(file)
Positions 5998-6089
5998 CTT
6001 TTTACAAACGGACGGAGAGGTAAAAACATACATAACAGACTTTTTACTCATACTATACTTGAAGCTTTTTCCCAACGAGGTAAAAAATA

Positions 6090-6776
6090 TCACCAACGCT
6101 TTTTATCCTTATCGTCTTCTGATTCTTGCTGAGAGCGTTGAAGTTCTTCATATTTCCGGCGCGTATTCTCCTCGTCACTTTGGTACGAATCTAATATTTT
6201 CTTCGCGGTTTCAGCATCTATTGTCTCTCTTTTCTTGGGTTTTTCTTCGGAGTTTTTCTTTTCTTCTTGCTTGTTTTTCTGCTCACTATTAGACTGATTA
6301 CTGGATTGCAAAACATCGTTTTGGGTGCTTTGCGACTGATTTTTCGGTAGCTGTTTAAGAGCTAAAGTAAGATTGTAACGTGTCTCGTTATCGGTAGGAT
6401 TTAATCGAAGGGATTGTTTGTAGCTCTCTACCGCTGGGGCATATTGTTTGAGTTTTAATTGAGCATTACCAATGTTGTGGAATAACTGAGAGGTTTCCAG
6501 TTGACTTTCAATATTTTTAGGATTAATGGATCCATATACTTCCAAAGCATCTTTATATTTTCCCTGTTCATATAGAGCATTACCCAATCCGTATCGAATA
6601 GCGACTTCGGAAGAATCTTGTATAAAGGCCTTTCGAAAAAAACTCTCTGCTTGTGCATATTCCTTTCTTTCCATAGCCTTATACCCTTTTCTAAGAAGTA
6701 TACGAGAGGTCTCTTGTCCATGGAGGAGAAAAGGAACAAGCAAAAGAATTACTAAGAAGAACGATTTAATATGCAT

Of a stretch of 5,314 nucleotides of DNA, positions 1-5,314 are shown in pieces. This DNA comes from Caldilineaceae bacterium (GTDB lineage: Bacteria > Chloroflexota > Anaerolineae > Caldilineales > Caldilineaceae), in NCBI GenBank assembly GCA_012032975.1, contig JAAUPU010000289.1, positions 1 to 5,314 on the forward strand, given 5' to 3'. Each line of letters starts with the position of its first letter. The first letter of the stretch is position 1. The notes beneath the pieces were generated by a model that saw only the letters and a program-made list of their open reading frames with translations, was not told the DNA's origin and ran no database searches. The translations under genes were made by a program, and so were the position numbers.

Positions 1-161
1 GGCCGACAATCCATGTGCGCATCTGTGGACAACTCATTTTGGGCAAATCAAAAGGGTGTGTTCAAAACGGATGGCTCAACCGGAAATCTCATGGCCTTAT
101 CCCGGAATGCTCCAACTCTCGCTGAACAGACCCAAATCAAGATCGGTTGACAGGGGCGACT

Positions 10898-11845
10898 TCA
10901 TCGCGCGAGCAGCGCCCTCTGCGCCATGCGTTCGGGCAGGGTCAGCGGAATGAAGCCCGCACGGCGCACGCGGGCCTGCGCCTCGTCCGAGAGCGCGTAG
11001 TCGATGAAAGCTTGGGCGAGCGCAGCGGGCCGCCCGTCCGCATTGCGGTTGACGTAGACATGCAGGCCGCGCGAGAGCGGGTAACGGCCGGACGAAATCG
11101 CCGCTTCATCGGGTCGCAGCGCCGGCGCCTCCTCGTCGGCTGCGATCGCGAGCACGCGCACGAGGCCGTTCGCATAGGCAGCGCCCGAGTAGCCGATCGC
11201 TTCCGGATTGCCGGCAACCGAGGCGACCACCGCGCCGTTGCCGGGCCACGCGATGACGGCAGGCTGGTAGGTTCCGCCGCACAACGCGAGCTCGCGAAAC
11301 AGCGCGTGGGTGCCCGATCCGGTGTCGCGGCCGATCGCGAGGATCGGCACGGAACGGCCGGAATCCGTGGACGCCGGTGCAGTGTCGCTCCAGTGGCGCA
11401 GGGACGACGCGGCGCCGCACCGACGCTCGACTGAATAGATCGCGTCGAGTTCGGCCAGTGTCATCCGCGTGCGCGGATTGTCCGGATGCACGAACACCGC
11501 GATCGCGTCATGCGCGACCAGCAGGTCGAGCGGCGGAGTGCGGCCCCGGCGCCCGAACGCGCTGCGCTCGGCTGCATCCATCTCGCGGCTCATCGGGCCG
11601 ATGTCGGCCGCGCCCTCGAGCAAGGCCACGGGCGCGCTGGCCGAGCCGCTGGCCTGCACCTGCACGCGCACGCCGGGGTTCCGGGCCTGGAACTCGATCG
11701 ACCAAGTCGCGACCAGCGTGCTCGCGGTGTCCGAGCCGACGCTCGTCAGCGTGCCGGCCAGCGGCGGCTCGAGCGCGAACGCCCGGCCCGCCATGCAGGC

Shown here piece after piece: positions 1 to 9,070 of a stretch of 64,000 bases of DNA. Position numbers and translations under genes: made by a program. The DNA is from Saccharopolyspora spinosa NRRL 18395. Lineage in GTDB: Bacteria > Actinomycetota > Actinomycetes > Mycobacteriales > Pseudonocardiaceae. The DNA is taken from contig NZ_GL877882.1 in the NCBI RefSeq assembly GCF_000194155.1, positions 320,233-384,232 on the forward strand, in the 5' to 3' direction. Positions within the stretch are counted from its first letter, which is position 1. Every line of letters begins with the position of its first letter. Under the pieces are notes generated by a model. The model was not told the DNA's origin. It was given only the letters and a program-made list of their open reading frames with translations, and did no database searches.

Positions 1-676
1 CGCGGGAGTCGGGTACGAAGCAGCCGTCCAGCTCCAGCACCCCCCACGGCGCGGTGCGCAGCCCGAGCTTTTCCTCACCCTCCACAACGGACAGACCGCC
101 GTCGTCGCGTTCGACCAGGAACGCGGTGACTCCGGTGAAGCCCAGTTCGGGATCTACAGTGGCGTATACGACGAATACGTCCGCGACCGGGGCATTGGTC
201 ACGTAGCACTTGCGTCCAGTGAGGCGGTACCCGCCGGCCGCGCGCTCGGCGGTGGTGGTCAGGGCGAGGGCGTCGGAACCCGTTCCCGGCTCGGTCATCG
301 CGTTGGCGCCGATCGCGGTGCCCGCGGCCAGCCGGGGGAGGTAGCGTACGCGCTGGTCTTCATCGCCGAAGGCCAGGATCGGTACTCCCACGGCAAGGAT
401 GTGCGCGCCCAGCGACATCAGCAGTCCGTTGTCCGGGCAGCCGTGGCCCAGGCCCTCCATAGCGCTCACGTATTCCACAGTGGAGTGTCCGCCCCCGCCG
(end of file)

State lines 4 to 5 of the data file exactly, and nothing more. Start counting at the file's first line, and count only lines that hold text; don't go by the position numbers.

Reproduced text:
Positions 6090-6776
6090 TCACCAACGCT